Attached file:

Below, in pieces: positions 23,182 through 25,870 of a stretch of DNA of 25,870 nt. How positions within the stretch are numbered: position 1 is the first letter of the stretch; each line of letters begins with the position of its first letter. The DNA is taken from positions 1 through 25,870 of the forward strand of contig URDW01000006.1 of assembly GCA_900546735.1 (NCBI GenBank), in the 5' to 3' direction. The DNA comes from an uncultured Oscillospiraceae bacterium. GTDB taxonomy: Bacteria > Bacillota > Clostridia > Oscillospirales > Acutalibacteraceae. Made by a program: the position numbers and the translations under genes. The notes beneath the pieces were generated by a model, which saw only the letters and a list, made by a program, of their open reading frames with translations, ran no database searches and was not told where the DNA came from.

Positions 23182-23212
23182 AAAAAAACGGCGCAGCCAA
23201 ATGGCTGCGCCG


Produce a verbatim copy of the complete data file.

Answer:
Below, in pieces: positions 23,182 through 25,870 of a stretch of DNA of 25,870 nt. How positions within the stretch are numbered: position 1 is the first letter of the stretch; each line of letters begins with the position of its first letter. The DNA is taken from positions 1 through 25,870 of the forward strand of contig URDW01000006.1 of assembly GCA_900546735.1 (NCBI GenBank), in the 5' to 3' direction. The DNA comes from an uncultured Oscillospiraceae bacterium. GTDB taxonomy: Bacteria > Bacillota > Clostridia > Oscillospirales > Acutalibacteraceae. Made by a program: the position numbers and the translations under genes. The notes beneath the pieces were generated by a model, which saw only the letters and a list, made by a program, of their open reading frames with translations, ran no database searches and was not told where the DNA came from.

Positions 23182-23212
23182 AAAAAAACGGCGCAGCCAA
23201 ATGGCTGCGCCG